To minimise the most commonly used measure of poverty, the Newstart unemployment benefit would have to climb from its current A$551 per fortnight to A$821 – a jump of 50%, and a far bigger hike than the A$150 per fortnight that crossbench Senators are calling for with the backing of the Raise The Rate campaign.

The Age Pension would stay about the same, Family Tax Benefit A for children aged less than 13 years would fall from A$218 per fortnight to A$154, Family Tax Benefit B would fall by a similar proportion, rent assistance would stay about the same, and the parenting payment would fall modestly.

And probably cut the pension

The results are different when we try to minimise poverty as defined by our preferred measure – half of median disposable income, net of housing costs.

To do this, we would have to cut the age pension from A$902 per fortnight to A$836, lift Newstart less substantially to A$751 per fortnight (still an increase of around A$100 per week, and still more than crossbenchers are asking for), lift rent assistance from a maximum rate of A$137 per fortnight to A$161, and leave family payments about where they are.

We could cut poverty by 11%, at no cost

The algorithm suggests that reductions in the poverty gap of as much as 11% could be achieved simply by spending more on Newstart and less on other benefits, without any extra spending on the overall bundle of payments.

Alternatively, we could cut our spending on the bundle by about 7% and leave the poverty gap no worse. Lifting the budget for the bundle could lead to even larger reductions in poverty.

A 10% increase in the budget those benefits could reduce poverty by more than 20%.

The Council of Social Service supports an increase of $150 a fortnight. It should probably be bigger. ACOSS

But there is more to benefits than poverty

There are arguably sound reasons why we pay more to people on long-term benefits such as the pension than to people on short-term benefits such as Newstart, meaning that poverty reduction isn’t the system’s only goal.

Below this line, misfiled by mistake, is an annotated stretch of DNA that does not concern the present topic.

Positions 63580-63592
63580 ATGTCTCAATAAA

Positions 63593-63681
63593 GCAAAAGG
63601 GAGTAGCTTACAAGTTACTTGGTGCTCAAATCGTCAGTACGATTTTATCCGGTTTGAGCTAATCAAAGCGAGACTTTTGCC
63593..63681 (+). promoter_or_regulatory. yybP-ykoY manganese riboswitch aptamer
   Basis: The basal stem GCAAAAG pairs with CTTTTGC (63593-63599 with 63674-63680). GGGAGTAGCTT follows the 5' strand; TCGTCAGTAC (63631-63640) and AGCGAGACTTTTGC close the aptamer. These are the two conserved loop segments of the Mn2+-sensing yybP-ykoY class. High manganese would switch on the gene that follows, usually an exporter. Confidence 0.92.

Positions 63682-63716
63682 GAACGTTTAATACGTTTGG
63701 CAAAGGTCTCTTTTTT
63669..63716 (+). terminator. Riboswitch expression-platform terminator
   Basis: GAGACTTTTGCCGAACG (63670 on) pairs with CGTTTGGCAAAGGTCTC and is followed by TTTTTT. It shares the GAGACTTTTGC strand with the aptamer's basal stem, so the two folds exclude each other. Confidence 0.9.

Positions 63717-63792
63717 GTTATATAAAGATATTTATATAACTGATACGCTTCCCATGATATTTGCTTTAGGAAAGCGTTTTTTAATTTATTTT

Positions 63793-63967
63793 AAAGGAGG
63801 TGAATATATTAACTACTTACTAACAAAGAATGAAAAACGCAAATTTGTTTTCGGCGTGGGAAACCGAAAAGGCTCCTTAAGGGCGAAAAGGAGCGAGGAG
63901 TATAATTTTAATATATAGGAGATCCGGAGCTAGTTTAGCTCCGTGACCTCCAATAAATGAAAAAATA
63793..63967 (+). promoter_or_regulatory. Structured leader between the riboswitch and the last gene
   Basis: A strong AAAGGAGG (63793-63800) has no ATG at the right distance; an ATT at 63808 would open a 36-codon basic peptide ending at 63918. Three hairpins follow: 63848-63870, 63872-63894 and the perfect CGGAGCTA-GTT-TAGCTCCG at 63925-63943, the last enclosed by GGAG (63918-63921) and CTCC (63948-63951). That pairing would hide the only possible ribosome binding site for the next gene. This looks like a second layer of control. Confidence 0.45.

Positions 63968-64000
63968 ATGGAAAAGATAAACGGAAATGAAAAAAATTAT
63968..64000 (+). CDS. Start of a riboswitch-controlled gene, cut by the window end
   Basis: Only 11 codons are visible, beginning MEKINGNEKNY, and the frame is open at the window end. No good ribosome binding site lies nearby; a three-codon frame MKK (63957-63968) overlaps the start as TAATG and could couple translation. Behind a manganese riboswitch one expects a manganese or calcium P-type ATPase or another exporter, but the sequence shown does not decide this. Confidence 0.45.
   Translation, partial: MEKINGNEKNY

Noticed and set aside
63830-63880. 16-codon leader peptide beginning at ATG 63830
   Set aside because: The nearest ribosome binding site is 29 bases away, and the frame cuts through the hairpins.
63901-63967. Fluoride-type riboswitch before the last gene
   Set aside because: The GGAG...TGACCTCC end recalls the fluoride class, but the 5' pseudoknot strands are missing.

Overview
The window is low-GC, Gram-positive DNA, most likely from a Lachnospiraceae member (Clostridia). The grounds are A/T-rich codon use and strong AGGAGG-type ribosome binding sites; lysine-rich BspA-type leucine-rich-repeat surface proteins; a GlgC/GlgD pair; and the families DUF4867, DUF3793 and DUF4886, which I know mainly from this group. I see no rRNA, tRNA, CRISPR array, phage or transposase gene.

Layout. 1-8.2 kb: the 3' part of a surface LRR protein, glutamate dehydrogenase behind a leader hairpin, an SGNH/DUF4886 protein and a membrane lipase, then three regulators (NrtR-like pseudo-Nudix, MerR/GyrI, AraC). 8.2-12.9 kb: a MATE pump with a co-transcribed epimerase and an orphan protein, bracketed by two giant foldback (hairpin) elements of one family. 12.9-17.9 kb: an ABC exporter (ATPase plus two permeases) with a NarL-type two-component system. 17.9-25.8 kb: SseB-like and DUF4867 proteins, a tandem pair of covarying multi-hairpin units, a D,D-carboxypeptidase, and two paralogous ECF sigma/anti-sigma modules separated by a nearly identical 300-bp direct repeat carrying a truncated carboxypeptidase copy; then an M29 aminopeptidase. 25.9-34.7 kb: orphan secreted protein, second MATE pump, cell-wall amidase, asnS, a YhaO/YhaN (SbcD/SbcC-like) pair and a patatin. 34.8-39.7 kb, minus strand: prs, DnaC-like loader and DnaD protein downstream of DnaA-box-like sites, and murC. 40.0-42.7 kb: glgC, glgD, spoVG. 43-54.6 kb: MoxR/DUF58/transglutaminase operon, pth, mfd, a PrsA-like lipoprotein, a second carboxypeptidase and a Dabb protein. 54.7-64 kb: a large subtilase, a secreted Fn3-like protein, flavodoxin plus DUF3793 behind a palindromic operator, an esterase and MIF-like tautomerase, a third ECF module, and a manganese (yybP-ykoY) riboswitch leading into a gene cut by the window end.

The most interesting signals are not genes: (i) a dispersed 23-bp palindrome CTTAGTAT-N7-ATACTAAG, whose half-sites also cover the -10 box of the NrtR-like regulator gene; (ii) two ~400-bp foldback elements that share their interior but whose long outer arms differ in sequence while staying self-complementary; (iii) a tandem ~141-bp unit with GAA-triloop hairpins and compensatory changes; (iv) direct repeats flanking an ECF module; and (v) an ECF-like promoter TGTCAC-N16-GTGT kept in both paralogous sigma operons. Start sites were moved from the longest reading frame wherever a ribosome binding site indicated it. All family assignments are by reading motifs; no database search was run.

However, it should be noted that the difference in indexation arrangements between the two benefits has pushed down Newstart from about 90% of the age pension in the early 1990s to just 60% today, meaning Newstart is highly likely to be genuinely out of whack, whatever the system’s objectives.

ACOSS Also, our analysis finds that many households in apparent poverty are not on benefits, and so can’t be helped by changes to the bundle of payments. On the other hand, while some of these households are legitimately in poverty, others are asset-rich. Around 56% of the apparent gap in poverty resides in households whose main source of income is something such as shares, rental income or superanuation, suggesting they might not need as much help as our algorithm suggests. Read more: It's not just Newstart. Single parents are $271 per fortnight worse off. Labor needs an overarching welfare review We believe our new methodology is an Australian first. It provides a very efficient means of deriving optimal social security payment settings from a variety of policy objectives. We expect to broaden it to more policy objectives in the future and to a broader range of payments and elements of the social security system, and to include personal income tax. Read more: New budget standards show just how inadequate the Newstart Allowance has become Our method is in its infancy. We have provided one illustration of how it can be used, and the results are striking: the best way to cut poverty when constrained by a budget is to boost Newstart while pushing down either the pension or family benefits by a modest amount.

Authors: The Conversation

Read more http://theconversation.com/cut-the-pension-boost-newstart-what-our-algorithm-says-is-the-best-way-to-get-value-for-our-welfare-dollars-108417